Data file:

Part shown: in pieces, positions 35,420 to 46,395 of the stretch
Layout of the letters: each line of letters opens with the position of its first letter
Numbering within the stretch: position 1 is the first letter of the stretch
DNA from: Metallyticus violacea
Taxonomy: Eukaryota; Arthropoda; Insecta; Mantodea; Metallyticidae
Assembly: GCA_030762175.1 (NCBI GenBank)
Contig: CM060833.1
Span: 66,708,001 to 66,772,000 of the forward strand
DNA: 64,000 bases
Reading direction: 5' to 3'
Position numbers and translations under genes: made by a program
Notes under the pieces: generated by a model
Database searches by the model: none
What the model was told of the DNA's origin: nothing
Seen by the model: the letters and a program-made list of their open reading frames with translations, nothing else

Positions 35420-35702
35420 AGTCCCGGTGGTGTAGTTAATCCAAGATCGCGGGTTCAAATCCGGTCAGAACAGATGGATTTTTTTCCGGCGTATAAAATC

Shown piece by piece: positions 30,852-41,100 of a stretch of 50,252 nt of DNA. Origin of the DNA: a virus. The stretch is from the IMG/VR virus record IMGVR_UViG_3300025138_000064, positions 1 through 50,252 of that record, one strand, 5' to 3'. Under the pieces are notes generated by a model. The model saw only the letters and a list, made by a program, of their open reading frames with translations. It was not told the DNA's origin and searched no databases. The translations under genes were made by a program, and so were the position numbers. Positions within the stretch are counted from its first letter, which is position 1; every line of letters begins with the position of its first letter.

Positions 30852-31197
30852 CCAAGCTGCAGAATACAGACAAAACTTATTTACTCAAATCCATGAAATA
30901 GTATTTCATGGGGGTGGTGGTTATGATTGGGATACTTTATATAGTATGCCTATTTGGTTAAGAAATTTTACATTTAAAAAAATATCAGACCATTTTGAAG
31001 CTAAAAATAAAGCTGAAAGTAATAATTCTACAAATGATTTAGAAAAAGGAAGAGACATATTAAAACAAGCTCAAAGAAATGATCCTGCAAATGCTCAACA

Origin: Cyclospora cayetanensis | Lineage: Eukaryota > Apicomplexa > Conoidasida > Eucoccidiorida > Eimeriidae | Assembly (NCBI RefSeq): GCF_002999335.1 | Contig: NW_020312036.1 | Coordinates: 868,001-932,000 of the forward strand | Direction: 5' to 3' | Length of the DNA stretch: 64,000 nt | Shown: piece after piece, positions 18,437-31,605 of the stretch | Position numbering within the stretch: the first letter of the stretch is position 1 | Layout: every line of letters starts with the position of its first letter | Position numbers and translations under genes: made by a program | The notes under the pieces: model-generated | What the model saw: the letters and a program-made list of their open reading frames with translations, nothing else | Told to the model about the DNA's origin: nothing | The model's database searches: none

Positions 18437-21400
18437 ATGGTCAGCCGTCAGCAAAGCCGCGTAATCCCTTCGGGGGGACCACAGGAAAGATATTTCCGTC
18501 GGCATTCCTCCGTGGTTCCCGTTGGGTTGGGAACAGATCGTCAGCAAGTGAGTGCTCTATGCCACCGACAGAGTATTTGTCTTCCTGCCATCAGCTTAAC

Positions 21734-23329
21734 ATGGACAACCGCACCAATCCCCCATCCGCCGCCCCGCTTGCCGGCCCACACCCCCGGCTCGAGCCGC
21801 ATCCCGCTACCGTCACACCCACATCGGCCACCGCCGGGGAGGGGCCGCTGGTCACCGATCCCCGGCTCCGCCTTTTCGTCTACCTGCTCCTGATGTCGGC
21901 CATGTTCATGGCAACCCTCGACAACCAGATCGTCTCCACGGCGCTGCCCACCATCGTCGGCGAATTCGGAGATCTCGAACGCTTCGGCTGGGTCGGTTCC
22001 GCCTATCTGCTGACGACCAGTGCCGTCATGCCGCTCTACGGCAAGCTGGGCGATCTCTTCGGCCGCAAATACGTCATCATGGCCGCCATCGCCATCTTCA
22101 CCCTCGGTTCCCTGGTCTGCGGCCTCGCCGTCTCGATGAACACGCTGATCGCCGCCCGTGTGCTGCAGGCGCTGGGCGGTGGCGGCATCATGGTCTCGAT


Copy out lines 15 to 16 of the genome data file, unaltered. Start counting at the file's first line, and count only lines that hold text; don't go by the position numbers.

Seen by the model: the letters and a program-made list of their open reading frames with translations, nothing else

Positions 35420-35702